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Article

Austrian, 18th century, male.

Active in Vienna, from 1780 to 1801.

Died 1802.

Engraver (line-engraving), draughtsman.

According to Bartsch, he was a pupil of landscape artist Brand. By 1787 he had a major studio where he employed 20 or so engravers making maps and English drawings. His name appears on the title page ...

Article

British, 18th century, male.

Born 1720, in Taunton; died 21 August 1791, in Hestercombe.

Painter, watercolourist, engraver, landscape gardener. Landscapes.

Coplestone Warre Bampfylde is above all remembered for his contribution to landscape garden design, particularly to the estate of Hestercombe House where he lived from the 1750s. He exhibited a landscape of ...

Article

French, 18th – 19th century, male.

Born 1749, in Versailles; died 1825, in Paris.

Painter (including gouache), watercolourist, sculptor, draughtsman (wash), engraver, decorative artist. Mythological subjects, allegorical subjects, historical portraits, hunting scenes, interiors with figures, gardens. Stage costumes and sets, furniture, designs for fabrics, frontispieces.

Dugourc's father, who was in the service of the Duke of Orléans, had a considerable fortune. Dugourc was permitted to attend the lessons taken by the Duke of Chartres (the future Philippe-Égalité), and at the age 15 left for Rome, attached to the embassy of the Count of Cani. From his infancy, he had shown an aptitude for drawing, perspective and architecture. However, the death of his mother, followed shortly after by the loss of his father's fortune, changed his life. From being an amateur, Dugourc became a professional artist, and executed paintings, sculptures and engravings. In a work published in ...

Article

British, 18th – 19th century, male.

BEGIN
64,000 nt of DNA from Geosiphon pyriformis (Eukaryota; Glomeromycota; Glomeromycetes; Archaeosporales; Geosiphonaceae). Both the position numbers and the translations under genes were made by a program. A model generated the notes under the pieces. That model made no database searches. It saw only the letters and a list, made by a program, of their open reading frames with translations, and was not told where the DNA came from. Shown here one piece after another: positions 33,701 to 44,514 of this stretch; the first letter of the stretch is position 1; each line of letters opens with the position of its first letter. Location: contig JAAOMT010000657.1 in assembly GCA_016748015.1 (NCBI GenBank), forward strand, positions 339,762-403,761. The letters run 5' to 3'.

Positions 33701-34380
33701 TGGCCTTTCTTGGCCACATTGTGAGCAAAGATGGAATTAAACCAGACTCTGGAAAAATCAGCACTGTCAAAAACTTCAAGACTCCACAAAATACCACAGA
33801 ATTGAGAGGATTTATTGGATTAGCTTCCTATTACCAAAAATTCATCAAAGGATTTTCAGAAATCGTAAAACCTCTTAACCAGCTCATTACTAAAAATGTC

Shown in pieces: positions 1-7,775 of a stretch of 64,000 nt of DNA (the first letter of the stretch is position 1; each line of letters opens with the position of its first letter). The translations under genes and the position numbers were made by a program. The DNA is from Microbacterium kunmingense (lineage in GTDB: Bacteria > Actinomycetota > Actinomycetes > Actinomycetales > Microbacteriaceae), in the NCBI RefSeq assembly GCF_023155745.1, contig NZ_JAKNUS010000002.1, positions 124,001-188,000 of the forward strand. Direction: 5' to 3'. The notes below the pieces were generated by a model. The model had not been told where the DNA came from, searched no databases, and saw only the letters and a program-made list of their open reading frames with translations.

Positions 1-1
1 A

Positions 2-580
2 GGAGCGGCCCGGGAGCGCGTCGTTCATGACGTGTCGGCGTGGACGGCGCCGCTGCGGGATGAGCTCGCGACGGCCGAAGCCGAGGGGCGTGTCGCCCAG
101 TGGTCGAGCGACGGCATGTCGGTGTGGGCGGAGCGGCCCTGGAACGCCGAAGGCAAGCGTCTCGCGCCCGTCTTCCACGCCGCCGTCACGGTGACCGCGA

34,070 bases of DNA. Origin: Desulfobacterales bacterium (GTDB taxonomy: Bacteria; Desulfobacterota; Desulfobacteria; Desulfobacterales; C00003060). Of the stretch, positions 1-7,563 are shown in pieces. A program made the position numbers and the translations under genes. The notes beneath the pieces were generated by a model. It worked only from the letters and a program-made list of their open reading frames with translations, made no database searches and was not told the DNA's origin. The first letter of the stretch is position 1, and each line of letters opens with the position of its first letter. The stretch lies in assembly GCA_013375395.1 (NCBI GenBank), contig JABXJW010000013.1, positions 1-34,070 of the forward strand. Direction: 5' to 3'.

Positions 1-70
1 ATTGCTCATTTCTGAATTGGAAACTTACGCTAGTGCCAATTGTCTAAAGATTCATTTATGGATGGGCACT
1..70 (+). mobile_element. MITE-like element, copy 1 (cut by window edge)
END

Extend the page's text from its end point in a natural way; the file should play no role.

Born 1769, in Paddington; died 1821, in London.

Painter, miniaturist, watercolourist, draughtsman. Portraits.

Henry Edridge may have been a pupil of Pether, the mezzotint engraver and landscape artist, but he excelled above all at miniatures, which he did in Indian ink and watercolour. Elected an associate of the Royal Academy in ...

Article

Italian, 18th – 19th century, male.

Active in Venice.

Born 10 May 1754, in Pistoia; died 16 November 1831, in Venice.

Painter, draughtsman, engraver. Portraits, genre scenes.

Matteini was the father of the landscape artist Anna. He studied art in Rome with Batoni and Mengs, and worked in Florence and Milan. He engraved ...

Article

Jean de Cayeux

[Robert des Ruines]

(b Paris, May 22, 1733; d Paris, April 15, 1808).

French painter, draughtsman, etcher and landscape designer. He was one of the most prolific and engaging landscape painters in 18th-century France. He specialized in architectural scenes in which topographical elements derived from the buildings and monuments of ancient and modern Italy and of France are combined in often fantastic settings or fictitious juxtapositions. The fluid touch and rich impasto employed in his paintings, also shared by his friend Jean-Honoré Fragonard, are matched by the freedom of his numerous red chalk drawings and the few etchings that he is known to have produced.

Robert’s father was an official in the service of the Marquis de Stainville whose son, the Comte de Stainville (later Duc de Choiseul), became the young artist’s protector. According to Mariette, Robert learnt drawing as a pupil of the sculptor René-Michel (Michel-Ange) Slodtz, although other sources suggest, improbably, that he studied with the painter Pierre-Jacques Cazes. It is certain, however, that he received a classical education in Paris, at either the aristocratic Collège de Navarre or the Collège de Beauvais....

Article

Roger White

(b Durham, bapt Feb 20, 1718; d London, May 17, 1765).

English architect, engraver and furniture designer. The son of a gardener, he was appointed Clerk of the Works at the Queen’s House, Greenwich, in 1736 and was clerk at a succession of royal buildings, notably at the London palaces of Whitehall, Westminster and St James’s (1746–54). In this capacity he became closely associated with William Kent, whose Horse Guards scheme he was responsible for executing and possibly modifying (1750–59). He engraved and published a number of Kent’s designs (notably in Some Designs of Mr Inigo Jones and Mr William Kent, 1744). Not surprisingly, Kent’s influence is strongly felt in Vardy’s own work, such as the ‘New Stone Building’ adjoining Westminster Hall (begun 1755; destr. 1883) and the unexecuted scheme (1754) for a building for the new British Museum in Old Palace Yard, Westminster.

Vardy’s private commissions included the remodelling (1761–3) of Hackwood Park (destr. in later alterations, ...